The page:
• In the text's Properties window change the font (under "Text Mesh") to your new font AND THEN change the material (under "Mesh Renderer / Materials") to your new "font Texture". Without changing the first material the text will look very strange.
  • To create a new color for this font, click "Create > Material" in the properties window. Rename your material "CustomFont - Red". Change the material's shader to "GUI/Text Shader" select your "font Texture" and then set the color your desire. Now when you add text you can add this material instead of the default (white) "font Texture".

WARNING: In some situation and some platforms (especially building for phones) you may see an annoying error: "Font size and style overrides are only supported for dynamic fonts". You can try downloading a different font (I like Facet), but if that doesn't work you may have to turn the font's "character" from "dynamic" to "Unicode", give a desirable font size and apply. For each 3D Text GameObject, or even GUI text implementation, you'll need to set it to "regular" with a font size of "0" and it should finally work. What sucks about this is you'll need a separate font for each font style and size you want, but this may be price you have to pay to build to a greater number of platforms (see discussion here).

Online Tutorials

If you want to learn Unity, the best way to get started is with the online tutorials (which you can download and work through). Graham showed me Unity in Nov 2010, and I decided to have a bit of a play. I went through and recommend these two main tutorials:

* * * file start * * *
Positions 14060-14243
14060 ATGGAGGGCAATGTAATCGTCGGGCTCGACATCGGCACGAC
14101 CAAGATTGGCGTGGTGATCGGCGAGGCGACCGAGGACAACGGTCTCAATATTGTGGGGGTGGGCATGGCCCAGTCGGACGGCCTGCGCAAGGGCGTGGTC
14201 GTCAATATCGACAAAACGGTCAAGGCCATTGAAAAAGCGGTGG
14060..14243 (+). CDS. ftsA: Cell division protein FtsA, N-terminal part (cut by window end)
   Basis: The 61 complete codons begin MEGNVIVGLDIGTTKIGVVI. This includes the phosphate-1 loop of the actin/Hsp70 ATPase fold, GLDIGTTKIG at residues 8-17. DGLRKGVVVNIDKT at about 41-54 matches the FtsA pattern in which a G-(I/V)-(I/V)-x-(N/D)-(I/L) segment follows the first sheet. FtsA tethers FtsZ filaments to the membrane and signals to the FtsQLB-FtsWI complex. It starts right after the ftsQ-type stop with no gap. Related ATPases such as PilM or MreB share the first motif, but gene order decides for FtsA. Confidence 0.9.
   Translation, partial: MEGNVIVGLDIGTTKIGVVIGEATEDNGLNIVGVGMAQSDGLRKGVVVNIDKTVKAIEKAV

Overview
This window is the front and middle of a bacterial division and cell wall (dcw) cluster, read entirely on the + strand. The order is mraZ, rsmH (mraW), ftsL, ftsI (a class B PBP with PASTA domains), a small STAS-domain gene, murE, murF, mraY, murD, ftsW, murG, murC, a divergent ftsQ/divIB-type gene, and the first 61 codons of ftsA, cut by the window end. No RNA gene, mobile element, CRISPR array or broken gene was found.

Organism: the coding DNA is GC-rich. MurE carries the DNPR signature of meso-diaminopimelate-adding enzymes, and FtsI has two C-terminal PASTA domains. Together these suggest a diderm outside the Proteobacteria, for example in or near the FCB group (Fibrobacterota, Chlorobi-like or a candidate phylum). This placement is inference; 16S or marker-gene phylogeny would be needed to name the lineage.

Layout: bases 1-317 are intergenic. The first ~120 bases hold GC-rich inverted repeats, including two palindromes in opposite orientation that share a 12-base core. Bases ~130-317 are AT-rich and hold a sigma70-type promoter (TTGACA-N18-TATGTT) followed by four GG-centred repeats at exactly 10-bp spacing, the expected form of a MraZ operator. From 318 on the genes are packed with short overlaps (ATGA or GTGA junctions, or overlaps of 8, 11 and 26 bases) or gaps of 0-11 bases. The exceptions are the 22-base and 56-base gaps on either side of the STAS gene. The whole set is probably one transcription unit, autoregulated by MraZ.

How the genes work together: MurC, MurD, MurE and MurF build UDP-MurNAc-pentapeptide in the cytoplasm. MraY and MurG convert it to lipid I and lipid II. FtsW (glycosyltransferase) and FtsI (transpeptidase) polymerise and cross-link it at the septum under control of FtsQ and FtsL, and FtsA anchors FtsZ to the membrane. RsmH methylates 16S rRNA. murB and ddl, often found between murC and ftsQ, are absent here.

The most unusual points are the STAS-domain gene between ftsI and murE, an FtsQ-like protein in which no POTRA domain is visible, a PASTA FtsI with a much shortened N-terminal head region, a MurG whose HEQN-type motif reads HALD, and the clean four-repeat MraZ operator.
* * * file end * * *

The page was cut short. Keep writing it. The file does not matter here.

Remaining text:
• Car Tutorial - a car racing game where you start with the track, add a car and then attach quite a few complex scripts to it.
  • 3D Platform Game - a third person platform game where you can jump around floating platforms, avoid lasers, punch enemy robots, collect fuel cells and eventually escape on your rocket ship. This teaches you some great concepts, and how to add some fantastic particle/rendering effects (jetpack, lasers and forcefield), but be warned it will take you a day or two to get through successfully (save backups as you go)! I've uploaded a browser version of the finished result here - but be warned it is 20 MB, so will take a while to load!

The Unity tutorials page also features a multiplayer iPhone game, and another iPhone tutorial not listed here is mobile skater game, which teaches you how to use the accelerometer. Unity is indeed fantastic for building games and producing beautiful graphics. Something to beware of however is that large games (>4MB) such as the second tutorial are sometimes too large to work effectively in web browsers.... and when this happens I started to see strange things in certain browsers (although hopefully this has been fixed now). Another piece of advice I can give is that although most of the tutorial code is written in UnityScript/JavaScript... you should switch as early as possible to C#, as this is more versatile.

Example Games

On the Unity website there is an increadibly impressive highlight reel. Some of the games which most impressed me:

  • Max and the Magic Marker - a brilliant, award-winning spin on a 2D platform game where you navigate your character and draw objects for him to climb on/interact with.... although sadly I found the demo crashes sometimes.
  • Blush - a 3D web game with stunning graphics: where you control a jellyfish, collect eggs on your tentacles and use them to whip enemy sea creatures.
  • Off-Road Velociraptor Safari - an off-road driving game where you run-over and catch dinosaurs.
  • Plankton - A game where they've created a fantastic underwater environment, and you must swim a single plankton around a small reef, finding other plankton and avoiding sea creature which may eat you. Sadly the game-play is very short!